Extreme rainfall from Hurricane Ian worsened by climate breakdown – study
US researchers find human-induced global heating has increased intensity of downpours in powerful mega-storm
Oliver Milman, @olliemilman, Fri 30 Sep 2022 12.04 EDT
Human-induced climate change increased the extreme rainfall brought by Hurricane Ian, which has devastated parts of Florida, by more than 10%, according to a new preliminary analysis.
Ian has caused widespread damage and at least 21 deaths since crunching into south-west Florida on Wednesday, tearing asunder cities such as Fort Myers and Cape Coral with winds that reached close to 150mph and a storm surge that in places reached 18ft. More than 2 million people have been left without power as the storm has rampaged across the state and moved northwards to the Carolinas.
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Much of the damage has been due to torrential rainfall, with the new analysis finding that the heating of the atmosphere and ocean due to human activity has added significantly to the intensity of these downpours.
The study, which is preliminary and yet to be peer reviewed, found that the amount of rain dumped by the storm was 10% higher because of the climate crisis. Scientists used a methodology established in previous research that rainfall during the 2020 Atlantic hurricane season was up to 11% heavier due to global heating.
“That sort of increase in rainfall isn’t small when it’s on top of an already intense storm,” said Kevin Reed, a researcher at Stony Brook University who undertook the new work. “It can really have significant effects, as we’ve seen with the extensive rainfall across Florida. It has had a widespread effect.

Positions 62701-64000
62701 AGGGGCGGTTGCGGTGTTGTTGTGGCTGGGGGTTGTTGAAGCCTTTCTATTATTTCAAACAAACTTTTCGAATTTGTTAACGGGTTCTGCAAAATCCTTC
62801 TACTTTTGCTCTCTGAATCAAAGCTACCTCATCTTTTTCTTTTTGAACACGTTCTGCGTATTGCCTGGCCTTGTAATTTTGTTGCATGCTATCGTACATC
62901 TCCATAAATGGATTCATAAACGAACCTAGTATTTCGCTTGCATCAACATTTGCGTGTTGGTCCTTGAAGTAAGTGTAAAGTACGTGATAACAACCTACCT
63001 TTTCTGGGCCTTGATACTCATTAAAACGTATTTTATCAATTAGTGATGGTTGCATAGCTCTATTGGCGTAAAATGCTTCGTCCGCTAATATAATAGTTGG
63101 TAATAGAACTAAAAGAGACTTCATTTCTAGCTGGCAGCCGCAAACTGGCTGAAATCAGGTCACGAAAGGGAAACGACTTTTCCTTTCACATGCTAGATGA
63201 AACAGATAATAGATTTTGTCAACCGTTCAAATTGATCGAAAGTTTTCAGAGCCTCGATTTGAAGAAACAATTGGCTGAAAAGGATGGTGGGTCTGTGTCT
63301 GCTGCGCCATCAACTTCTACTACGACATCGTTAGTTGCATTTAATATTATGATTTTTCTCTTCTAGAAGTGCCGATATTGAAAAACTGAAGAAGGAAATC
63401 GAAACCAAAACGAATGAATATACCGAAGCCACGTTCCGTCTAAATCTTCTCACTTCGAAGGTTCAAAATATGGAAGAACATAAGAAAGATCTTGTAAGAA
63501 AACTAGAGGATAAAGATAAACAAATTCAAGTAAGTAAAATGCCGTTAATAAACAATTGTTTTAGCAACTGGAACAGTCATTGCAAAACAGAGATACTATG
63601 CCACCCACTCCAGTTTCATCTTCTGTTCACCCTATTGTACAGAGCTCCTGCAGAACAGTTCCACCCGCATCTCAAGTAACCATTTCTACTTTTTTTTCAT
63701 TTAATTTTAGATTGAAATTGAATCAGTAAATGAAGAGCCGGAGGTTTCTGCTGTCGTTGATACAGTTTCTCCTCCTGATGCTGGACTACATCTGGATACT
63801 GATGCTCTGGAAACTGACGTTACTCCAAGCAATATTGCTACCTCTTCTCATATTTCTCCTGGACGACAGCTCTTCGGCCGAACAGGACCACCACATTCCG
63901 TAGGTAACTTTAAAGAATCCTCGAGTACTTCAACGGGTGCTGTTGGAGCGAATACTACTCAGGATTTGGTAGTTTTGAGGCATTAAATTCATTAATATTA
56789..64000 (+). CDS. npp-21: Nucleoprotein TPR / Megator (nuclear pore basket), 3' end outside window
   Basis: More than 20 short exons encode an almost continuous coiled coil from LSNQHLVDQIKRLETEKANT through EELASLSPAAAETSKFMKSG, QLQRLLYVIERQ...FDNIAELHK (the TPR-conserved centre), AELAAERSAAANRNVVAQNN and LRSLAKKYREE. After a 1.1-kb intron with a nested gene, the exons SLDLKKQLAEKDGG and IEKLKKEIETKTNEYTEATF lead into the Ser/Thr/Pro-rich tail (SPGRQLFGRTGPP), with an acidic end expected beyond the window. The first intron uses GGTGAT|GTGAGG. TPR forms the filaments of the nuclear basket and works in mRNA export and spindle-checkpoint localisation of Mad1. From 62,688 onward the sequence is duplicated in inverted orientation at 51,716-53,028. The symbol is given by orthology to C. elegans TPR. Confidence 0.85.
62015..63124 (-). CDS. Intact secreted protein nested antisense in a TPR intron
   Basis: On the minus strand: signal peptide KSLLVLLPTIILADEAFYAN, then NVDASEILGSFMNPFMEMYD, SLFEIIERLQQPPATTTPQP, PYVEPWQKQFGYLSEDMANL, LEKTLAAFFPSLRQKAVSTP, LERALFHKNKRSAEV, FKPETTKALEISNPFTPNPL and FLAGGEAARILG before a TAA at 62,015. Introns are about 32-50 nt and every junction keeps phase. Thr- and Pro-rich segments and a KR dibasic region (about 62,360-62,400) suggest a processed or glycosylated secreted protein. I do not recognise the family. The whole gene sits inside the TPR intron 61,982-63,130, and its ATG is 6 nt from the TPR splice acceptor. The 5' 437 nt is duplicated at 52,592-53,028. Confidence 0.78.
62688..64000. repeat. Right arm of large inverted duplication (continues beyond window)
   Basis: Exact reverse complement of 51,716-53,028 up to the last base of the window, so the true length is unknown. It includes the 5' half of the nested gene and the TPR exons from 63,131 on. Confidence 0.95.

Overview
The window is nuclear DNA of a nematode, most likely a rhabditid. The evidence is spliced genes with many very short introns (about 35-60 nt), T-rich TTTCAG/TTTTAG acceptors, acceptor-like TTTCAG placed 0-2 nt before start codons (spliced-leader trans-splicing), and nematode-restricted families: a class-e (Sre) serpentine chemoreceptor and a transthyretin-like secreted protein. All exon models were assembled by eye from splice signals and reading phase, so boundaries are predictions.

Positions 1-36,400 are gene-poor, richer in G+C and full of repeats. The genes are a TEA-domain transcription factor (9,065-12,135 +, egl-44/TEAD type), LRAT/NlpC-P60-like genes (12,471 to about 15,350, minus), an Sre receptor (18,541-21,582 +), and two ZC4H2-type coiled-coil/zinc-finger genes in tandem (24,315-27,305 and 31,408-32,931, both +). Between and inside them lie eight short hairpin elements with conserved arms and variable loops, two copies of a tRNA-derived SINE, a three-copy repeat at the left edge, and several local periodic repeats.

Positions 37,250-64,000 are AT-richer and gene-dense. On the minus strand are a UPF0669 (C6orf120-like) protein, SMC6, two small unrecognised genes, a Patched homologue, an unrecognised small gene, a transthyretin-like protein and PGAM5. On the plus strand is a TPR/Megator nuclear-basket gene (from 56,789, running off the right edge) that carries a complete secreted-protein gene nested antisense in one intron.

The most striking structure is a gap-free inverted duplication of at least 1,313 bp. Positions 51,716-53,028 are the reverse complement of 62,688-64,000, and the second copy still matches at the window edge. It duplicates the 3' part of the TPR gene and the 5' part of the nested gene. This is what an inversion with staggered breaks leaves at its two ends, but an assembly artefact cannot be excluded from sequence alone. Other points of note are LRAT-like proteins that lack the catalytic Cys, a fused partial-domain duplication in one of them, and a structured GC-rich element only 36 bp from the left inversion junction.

“If you’ve got 1ft in rainfall over a day, 10% more adds an inch or so more, which is a lot in itself. It can really amplify the impacts.”
The heating of the atmosphere, through the burning of fossil fuels, has caused it to accumulate more water in many places – about 7% more water for every extra 1C (1.8F) it warms. This can then be unleashed in heavy precipitation events that can quickly inundate houses and businesses.
“These are conservative estimates on the human-induced increases in rain using our peer-reviewed method,” said Michael Wehner, a climate scientist at the Lawrence Berkeley National Laboratory who worked on the new analysis with Reed. “Climate change didn’t cause the storm but it did cause it to be wetter.”
Hurricanes derive much of their strength from heat in the ocean, and the Gulf of Mexico’s water temperature is about 0.8C (1.4F) above the long-term normal, leading scientists to point to a trend of storms rapidly gathering pace, in part due to global heating.
In the case of Ian, what was a tropical storm morphed into a hurricane in less than 24 hours, ballooning further into something that was near to a category 5 storm, the fiercest category of storm, which has winds powerful enough to rip roofs off buildings. This sort of rapid intensification has happened several times in recent years alone the US Gulf coast, such as Hurricane Ida, which caused widespread chaos in Louisiana last year.
“We are seeing much clearer indicators in these events, for sure,” Reed said. “It’s a good reminder that while we’ve had a relatively quiet hurricane season until this storm, we still have two months of the season left and we need to be really prepared.
“The reality is that climate change is here, and it’s altering events here and around the world. It’s important that we realize this when we think about disasters like this.”